In 1665 the plague swept through London, claiming over 97,000 lives. Daniel Defoe was just five at the time of the plague, but he later called on his own memories, as well as his writing experience, to create this vivid chronicle of the epidemic and its victims.
A Journal of the Plague Year (1722) follows Defoe's fictional narrator as he traces the devastating progress of the plague through the streets of London. Here we see a city transformed: some of its streets suspiciously empty, some - with crosses on their doors - overwhelmingly full of the sounds and smells of human suffering. And every living citizen he meets has a horrifying story that demands to be heard.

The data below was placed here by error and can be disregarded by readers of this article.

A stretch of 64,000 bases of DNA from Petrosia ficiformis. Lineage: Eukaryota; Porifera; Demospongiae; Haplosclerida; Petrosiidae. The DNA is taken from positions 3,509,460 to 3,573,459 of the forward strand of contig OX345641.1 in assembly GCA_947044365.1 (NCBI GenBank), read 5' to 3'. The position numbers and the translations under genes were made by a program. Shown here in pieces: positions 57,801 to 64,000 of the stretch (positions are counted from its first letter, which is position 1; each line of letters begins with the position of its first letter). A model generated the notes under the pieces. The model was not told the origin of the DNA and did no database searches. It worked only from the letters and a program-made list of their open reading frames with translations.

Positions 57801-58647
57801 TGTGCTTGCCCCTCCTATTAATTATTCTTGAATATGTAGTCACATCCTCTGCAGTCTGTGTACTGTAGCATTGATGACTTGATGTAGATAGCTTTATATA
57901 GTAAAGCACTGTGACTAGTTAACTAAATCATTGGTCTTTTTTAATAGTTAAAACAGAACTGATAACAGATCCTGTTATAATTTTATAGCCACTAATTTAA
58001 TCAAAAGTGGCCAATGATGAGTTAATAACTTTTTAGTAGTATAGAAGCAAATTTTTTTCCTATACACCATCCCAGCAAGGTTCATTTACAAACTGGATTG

“Within the texture of Defoe's prose, London becomes a living and suffering being.” - Peter Ackroyd
“So grimly immediate . . . you can practically smell the death and decay.” - The Guardian